Objective: To determine whether systematic evaluation of cognitive function by the Mini-Mental State Examination (MMSE) allows the objective detection and documentation of cognitive deterioration in patients referred for evaluation of suspected hypoglycaemic disorders by the 72-h fast.
Design: Prospective case series.
Methods: In 50 patients referred for evaluation of suspected hypoglycaemic disorders, the MMSE score (maximum 30 points) was assessed at the start and at the end of the fast.
Results: The fast was terminated before 72 h in 14 patients because they developed neuroglycopenic symptoms due to hypoglycaemic disorders. Their MMSE score fell from a median of 29 points (range 20–30) at the beginning to 17 points (range 0–24) at the termination of the fast. The score dropped by ≥6 points in all patients with hypoglycaemic disorders. Median (range) plasma glucose concentration at the end of the fast was 2.1 (1.1–2.5) mmol/l. Thirty-six individuals developed no neuroglycopenic symptoms throughout the 72-h fast, their MMSE score remained between 27 and 30 throughout the fast and their median plasma glucose concentration dropped to 2.9 (2–3.6) mmol/l.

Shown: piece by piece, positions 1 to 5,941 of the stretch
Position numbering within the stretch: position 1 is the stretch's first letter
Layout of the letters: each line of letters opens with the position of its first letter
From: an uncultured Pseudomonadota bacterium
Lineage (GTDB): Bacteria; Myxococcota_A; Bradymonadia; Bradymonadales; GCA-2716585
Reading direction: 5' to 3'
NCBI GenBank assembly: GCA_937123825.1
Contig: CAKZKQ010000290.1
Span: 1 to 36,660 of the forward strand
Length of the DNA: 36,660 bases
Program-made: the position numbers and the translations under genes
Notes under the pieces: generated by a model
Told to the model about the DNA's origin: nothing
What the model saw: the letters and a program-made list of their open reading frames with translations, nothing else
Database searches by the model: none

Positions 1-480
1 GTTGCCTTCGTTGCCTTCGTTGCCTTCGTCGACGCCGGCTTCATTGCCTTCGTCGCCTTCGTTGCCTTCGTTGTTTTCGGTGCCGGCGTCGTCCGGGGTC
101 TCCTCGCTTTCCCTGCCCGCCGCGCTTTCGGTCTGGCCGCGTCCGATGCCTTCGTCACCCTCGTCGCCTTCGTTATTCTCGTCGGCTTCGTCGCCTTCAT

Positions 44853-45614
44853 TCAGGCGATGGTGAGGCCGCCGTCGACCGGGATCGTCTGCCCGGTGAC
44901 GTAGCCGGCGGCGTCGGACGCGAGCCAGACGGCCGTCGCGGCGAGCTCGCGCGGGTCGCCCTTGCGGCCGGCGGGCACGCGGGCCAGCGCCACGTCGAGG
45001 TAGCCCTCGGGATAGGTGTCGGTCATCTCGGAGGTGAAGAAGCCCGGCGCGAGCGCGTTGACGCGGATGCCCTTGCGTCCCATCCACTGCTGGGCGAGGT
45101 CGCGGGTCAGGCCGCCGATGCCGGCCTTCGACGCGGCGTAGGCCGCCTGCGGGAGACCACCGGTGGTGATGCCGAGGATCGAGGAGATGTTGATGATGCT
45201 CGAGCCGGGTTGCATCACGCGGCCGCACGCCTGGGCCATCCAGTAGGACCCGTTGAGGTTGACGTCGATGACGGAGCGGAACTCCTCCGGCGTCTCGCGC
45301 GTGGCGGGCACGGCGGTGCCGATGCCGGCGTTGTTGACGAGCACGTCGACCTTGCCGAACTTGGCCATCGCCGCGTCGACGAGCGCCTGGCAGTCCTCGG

Conclusions: Systematic evaluation of cognitive function by the MMSE at the beginning and at the termination of the fast allows objective determination and documentation of the deterioration of the cognitive state in patients with hypoglycaemic disorders. A decline in the cognitive performance by ≥6 points in the MMSE score rather than a distinct plasma glucose concentration should be used as the criterion to terminate the prolonged fast before 72 h.